Plashing of Hedges, a term employed by farmers to denote an operation, which is performed on quickset hedges at certain seasons, with a view to assist their growth, and promote their durability. For this purpose, the principal stems should be selected to serve as stakes, at proper distances, the tops of which are to be ait off at the height of four feet from the. root ; the straggling side-branches of the other part of the hedge must also be lopped, and several of the remaining shrubs separated closely from their roots ; after which, the rest are transversely cut half way through, so that they may be bent to one side. These are next inflected in a position nearly horizontal, and interwoven with the upright stakes, in order to retain them in that situation. Farther, where hedges have been deformed with gaps, the divided quicksets ought to be laid very low at those particular spots, which should be supported by the addition of some dead stakes, or truncheons of willows. These wattiings will continue to vegetate, sending forth shoots from their stems ; and, as the upright branches that arise from the stakes (the tops of which had been cut off) in a short time force themselves upwards through the hedge, they will unite the whole into an entire body, so as to constitute a strong, durable, and elegant fence.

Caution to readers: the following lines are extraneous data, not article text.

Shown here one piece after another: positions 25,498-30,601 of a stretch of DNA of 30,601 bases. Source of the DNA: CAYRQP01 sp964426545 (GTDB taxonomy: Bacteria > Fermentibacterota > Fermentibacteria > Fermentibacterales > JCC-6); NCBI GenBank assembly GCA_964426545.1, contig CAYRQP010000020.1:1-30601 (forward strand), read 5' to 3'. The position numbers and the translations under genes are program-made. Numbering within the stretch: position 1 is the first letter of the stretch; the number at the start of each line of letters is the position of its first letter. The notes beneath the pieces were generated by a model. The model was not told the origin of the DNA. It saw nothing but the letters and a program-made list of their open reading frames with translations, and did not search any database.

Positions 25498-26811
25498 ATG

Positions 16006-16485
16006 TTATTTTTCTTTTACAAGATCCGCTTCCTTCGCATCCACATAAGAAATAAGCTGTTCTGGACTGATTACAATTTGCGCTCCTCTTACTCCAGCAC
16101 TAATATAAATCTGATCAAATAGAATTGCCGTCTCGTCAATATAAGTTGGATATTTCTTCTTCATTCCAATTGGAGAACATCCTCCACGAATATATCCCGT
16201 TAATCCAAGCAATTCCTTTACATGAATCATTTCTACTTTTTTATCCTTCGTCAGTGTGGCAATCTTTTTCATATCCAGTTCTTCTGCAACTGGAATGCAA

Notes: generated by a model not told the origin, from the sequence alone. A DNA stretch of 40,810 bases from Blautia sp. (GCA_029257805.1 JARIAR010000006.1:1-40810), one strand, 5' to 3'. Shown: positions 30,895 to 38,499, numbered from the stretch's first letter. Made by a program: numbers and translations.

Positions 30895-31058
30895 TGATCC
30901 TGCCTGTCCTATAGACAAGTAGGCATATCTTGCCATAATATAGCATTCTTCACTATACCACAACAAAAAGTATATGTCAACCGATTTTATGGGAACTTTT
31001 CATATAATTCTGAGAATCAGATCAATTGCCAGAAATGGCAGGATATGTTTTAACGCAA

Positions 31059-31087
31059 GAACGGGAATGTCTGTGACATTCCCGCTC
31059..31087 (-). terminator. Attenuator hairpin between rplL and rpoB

The operation of plashing is sometimes performed in October, but more generally in the month of February or March ; which latter season is the more eligible, because the divided plants will not be materially injured by the vernal frosts.